Samsung has done away with the tripod and replaced it with a handle-like stand and a small rubber ring that can be slipped on the bottom for a bit of extra stability. It's a compromise that shouldn't sacrifice a massive amount of stability, and makes the camera much easier to hold and freecam with on the fly. This handle also contains the Gear 360's batteries, which are now fully rechargeable and should be good for up to two hours of recording at a 2K resolution.
Additionally, Samsung has increased the top recording resolution to a true blue 4K at 24FPS, and broadened their compatibility horizons by a small fraction to include certain iPhone models like the iPhone 7, the 6S, and the special editions of each model. This compatibility will also include the Samsung S6 and above, as well as Samsung's mid-level models the A5 and the A7. This means that even more people will be able to actually live view their recording on their devices in glorious 4K.
It's important to note that Samsung hasn't released any information concerning the sale of replacement lenses yet, one of the biggest shortcomings of the previous iteration of the Gear 360. Although the lenses could be easily removed, Samsung didn't offer any sort of replacement if the lenses were scratched despite consumer complaints. Considering the new Gear 360 is even more portable and likely to be stored in ways that are even more apt to scratch the dual lenses, we can only hope Samsung has replacement lenses on the list of to-dos.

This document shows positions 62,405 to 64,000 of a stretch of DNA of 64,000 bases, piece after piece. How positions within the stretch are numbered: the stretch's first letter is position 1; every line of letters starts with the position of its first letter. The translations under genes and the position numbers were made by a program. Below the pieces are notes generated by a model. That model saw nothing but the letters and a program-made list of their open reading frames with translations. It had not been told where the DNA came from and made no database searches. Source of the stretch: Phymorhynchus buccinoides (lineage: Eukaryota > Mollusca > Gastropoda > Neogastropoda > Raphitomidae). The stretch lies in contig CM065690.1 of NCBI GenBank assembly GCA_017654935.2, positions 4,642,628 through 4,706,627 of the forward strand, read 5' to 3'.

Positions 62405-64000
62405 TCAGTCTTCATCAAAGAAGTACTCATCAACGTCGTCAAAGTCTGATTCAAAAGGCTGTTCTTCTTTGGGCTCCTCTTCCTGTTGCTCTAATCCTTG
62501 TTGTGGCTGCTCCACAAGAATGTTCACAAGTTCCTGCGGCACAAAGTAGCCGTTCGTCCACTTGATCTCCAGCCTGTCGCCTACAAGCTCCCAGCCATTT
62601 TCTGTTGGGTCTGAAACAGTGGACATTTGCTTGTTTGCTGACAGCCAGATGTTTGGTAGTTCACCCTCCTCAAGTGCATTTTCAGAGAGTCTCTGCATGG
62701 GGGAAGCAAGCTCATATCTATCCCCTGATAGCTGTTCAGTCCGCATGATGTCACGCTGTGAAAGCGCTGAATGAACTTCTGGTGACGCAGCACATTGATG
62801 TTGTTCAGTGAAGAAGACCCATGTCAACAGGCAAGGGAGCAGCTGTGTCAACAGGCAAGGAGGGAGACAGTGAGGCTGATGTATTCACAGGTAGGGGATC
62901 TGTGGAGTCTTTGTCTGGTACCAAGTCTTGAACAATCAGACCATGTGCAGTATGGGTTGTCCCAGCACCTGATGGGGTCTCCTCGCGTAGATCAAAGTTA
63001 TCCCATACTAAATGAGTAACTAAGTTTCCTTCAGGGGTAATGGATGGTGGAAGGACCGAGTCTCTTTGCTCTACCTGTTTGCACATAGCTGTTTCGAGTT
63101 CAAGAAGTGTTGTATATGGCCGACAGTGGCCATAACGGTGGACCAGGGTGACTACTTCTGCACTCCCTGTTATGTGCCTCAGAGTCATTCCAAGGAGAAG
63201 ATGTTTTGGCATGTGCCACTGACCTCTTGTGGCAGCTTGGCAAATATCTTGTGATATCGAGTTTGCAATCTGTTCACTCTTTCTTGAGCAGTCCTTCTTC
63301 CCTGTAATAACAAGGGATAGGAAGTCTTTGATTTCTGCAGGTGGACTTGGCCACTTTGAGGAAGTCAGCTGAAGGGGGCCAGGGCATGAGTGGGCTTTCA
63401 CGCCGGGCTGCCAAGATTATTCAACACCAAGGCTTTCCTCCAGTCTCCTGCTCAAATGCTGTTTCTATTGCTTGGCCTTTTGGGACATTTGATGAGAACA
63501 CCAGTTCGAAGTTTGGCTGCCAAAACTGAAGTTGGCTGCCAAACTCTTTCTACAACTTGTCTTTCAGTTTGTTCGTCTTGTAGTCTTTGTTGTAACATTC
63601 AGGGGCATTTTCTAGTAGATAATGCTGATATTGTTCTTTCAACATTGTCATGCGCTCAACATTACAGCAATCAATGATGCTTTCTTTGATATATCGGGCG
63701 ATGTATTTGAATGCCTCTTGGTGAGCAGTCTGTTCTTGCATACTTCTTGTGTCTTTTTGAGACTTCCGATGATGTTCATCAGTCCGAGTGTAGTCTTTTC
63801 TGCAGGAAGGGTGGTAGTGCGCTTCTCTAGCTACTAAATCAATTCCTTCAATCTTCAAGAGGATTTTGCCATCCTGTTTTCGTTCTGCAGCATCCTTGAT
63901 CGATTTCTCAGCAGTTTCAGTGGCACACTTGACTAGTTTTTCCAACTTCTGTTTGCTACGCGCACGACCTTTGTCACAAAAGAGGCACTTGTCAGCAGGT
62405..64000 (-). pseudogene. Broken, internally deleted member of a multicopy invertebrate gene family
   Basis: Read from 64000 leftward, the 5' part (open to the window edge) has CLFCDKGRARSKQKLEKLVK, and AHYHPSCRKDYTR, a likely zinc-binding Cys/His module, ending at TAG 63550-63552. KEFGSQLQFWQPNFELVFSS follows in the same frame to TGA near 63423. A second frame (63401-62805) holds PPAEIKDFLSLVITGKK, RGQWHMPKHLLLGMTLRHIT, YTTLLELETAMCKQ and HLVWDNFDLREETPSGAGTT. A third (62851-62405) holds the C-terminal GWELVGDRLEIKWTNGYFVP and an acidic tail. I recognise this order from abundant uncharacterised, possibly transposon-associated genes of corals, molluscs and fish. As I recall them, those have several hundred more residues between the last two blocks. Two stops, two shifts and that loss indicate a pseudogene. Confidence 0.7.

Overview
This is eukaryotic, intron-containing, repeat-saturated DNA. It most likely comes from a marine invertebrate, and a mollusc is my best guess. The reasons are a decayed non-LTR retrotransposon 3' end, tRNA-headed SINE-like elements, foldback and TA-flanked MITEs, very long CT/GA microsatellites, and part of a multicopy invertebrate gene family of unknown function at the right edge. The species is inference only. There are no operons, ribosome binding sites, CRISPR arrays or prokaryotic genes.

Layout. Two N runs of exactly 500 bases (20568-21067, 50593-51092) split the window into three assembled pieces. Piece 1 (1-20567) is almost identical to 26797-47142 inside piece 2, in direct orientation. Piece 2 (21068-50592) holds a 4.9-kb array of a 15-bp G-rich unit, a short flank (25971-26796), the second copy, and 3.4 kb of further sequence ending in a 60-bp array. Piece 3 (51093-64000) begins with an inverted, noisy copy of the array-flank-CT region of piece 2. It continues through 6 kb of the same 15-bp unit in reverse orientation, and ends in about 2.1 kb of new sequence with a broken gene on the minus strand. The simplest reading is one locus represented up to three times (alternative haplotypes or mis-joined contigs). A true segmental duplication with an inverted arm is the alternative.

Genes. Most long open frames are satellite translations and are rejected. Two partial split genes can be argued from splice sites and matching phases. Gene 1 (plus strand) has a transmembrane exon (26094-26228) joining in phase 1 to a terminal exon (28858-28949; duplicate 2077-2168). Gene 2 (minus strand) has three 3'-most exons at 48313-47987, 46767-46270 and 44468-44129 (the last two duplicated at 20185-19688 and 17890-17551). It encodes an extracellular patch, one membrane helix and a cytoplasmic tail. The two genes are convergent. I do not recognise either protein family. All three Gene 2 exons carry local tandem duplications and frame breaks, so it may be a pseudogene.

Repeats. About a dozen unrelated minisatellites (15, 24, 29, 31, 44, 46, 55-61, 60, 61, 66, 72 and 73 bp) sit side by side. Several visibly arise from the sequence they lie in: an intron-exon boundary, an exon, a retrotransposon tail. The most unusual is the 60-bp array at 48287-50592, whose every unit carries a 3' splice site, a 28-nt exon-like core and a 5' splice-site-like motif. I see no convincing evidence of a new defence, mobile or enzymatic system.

The Gear 360 will hit the market in late April or May, and although no official pricing has been announced it'll reportedly be less expensive than the old Gear 360, so expect it to run under $350.
Mainstream VR to compete with Oculus and HTC
Although Samsung and Oculus have maintained what could be called a relatively close relationship in the past, it appears that Samsung wants to push into the mainstream VR market alongside Oculus and HTC in a big way.
Lee Young-hee, the executive VP of marketing for Samsung, announced that Samsung is currently developing high-end VR headsets to appeal to more serious markets like gamers and media producers. Although their headsets are still in the early development stages, they're definitely on the horizon as part of the second track for Samsung's VR development.
The first track is of course their mobile VR market, bringing VR to as many people as possible and making it a regular part of the way they consume media. Track two is presumably moving those people toward more powerful VR applications that a dedicated, standalone VR headset can support.
We probably won't see Samsung's VR headset for quite some time, and there's no word on what features it'll carry over from it's competitors as far as wireless technology, video resolution, and how they plan to actively bring their mobile VR audience into mainstream VR experiences. Yet, it proves that between Microsoft's VR headsets, the OSVR, HTC, and Oculus, everyone and their mother is digging deep into consumer VR.
There's been no news as to how Oculus plans to react to Samsung becoming potential VR competition, considering how close the two companies seem to be working to bring social and mobile VR together, but we have no doubt that Facebook and Oculus will keep it professional in the meantime. Though we wouldn't be surprised to see Oculus and Facebook quietly working on a more consumer-friendly mobile VR experience on their own.